The Prison Break From Sin
If you really look at what your “self” offers in terms of goodness, asking us to die to ourselves is actually a rescue mission. It’s a prison break.
If I’m being honest, I can’t remember what life was like before Jesus. There wasn’t a big moment of sacrifice where choosing Jesus meant turning my back on family, opportunities or dreams. For me, choosing Jesus was going with the flow. It was choosing tradition and heritage. I’m thankful for the way I was raised—learning to love him without really knowing another option—but sometimes it’s easy for me to read over passages like this and feel a disconnect. Not to say that I’ve always followed Jesus well, or even at all in some moments throughout my life, but more to say that I when I read passages like Luke 14:25-34, it’s easy to picture the conversion stories of everyone else but me. I think of new believers in other cultures, pondering for months or years whether or not Jesus is truly worth it, knowing that the moment they accept his invitation to be a part of his family, they become no longer welcome in their own. I think of children who come from hostile homes where religion is for the weak and naive, yet they choose to claim Jesus recognizing that along with that choice comes ridicule, isolation or even abuse. These situations are the reality for many, but before I skim these seemingly harsh words of Jesus and read on to the famous story of the lost sons, I think there is something to be found here for me, and maybe you, in the everyday journey of discipleship.
For although there are risks and consequences at the moment you choose Jesus for the first time, it doesn’t end there. Discipleship is a process. It is following Jesus in order to be transformed to look and speak and act like him. Therefore, there is not one cost, one decision, one step we take that must be weighed and calculated, it’s an everyday discipline of considering the cost.
And the cost is this—Jesus must come first. period.
Discipleship is not something to be taken lightly. It is a call to die. It’s a call to go against everyone and everything, if necessary. If we choose to be followers of Jesus — a crucified Lord — then we cannot be surprised when we are asked to take up crosses as well.
There is another option. Do what we want. Live as we please. Seeking comfort or control. Avoiding pain or hard things. Choosing to do or obtain things that make us feel good, important, or cool.
But I’ve come to realize that this is actually not the safe or comfortable route. It may seem simple to choose or slide into, but think of who you are without Christ. If you are like me and you have never known yourself without knowing Christ, think of the things he has already begun to transform in your life. Think of your weaknesses, the places and pieces of your life and heart where you are prone to wander, think of the death grip Evil seems to always have on corners of your mind. Think of the reactions, responses or coping mechanisms that seem embedded into your core, and think of what it would be like if those things controlled you, if you had no power outside yourself to resist those things, if your own fickle heart and broken mind were your masters.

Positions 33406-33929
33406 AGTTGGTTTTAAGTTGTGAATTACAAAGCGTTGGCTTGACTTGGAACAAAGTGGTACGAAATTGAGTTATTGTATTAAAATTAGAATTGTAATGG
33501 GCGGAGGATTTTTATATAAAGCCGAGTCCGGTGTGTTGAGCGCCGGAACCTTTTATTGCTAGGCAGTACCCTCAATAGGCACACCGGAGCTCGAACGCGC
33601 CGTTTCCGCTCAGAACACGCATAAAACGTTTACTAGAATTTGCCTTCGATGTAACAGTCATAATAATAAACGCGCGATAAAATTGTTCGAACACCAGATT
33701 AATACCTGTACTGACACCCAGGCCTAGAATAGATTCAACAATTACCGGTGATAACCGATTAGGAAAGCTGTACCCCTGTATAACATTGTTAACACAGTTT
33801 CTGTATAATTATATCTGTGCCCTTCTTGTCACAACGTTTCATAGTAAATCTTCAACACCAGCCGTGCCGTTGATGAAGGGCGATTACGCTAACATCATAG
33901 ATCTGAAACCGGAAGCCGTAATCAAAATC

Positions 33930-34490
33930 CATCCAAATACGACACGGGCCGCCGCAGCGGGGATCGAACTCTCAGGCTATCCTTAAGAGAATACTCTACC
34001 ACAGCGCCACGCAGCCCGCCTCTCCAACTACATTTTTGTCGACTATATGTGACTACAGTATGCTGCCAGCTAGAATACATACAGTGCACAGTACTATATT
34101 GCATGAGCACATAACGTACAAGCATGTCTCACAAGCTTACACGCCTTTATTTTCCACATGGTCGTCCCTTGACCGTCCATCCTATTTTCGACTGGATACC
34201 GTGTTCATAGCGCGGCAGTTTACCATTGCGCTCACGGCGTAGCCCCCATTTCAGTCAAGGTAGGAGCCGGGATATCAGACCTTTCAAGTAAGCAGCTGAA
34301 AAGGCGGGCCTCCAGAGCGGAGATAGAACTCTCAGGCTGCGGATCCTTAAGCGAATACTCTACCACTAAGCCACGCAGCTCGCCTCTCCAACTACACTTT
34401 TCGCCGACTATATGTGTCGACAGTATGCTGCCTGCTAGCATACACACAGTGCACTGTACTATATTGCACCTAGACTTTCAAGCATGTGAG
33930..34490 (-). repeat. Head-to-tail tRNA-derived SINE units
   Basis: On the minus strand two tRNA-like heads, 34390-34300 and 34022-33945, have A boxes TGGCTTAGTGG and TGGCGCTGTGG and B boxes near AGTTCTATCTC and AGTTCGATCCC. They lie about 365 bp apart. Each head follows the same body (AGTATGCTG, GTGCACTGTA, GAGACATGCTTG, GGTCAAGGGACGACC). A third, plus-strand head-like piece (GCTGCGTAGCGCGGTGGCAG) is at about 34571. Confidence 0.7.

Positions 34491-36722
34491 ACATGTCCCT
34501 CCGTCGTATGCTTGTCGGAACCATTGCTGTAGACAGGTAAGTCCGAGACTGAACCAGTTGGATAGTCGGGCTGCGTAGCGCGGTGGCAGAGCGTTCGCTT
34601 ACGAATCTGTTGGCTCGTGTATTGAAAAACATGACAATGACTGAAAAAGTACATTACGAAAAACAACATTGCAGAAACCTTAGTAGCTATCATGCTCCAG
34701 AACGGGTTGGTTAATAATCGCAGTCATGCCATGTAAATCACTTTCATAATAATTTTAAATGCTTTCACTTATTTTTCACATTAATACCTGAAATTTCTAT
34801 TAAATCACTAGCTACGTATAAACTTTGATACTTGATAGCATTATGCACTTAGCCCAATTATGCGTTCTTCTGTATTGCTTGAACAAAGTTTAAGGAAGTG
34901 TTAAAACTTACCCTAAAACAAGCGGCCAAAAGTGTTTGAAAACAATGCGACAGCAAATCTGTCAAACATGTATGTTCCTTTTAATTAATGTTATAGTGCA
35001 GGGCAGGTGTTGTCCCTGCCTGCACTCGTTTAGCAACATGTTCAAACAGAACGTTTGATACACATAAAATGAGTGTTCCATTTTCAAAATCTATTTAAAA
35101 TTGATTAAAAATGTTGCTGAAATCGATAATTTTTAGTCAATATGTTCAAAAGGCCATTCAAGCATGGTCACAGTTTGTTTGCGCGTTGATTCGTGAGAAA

Asking us to die to ourselves, to carry our cross, might seem like a harsh request from Jesus. But if you really look at what your “self” offers in terms of goodness, asking us to die to ourselves is actually a rescue mission. It’s a prison break. It’s a release from the cycles of sin and brokenness and pain that we are prone to continue in should ourselves be given the position of ruler.
Luke paints a picture of a king going into battle and seeking peace with a stronger rival. Dying to ourselves is surrendering to a greater ruler, not one who is vindictive or power hungry, but rather a ruler who is gracious. One who desires that we be free from the destruction of sin. One who desires so much goodness for us. Not safety, comfort or ease, but goodness, wholeness, holiness. One who, in his boundless wisdom, knows the best way to bring about the goodness he desires. And one who holds so much power that he not only wants goodness for us and knows how to bring it about, but actually has the ability to make it a reality.
We will have to choose Jesus over everything. Over our family. Over our careers. Over our nation. Over our dreams. Over our desires for significance, security, approval, affection, comfort and control.
But when we choose Jesus, when we prioritize time in the presence of God, when we feed our souls with his words and allow his voice to be the loudest in our lives, He will change us into people who have joy—a joy unaffected by physical circumstances. He will make us people who live with hope—a hope that is unshaken even in the darkest moments of despair. He will form us to be people who are grounded so deeply in love—a love that transforms our entire understanding of our own identity as well as the identity of humanity as a whole. And he will transform us into people who breathe easy resting in peace—a peace that flows as a continuous current, a readily available, life-giving foundation.
There are risks. They may feel daunting. But the cost of discipleship with Jesus is oh so worth it.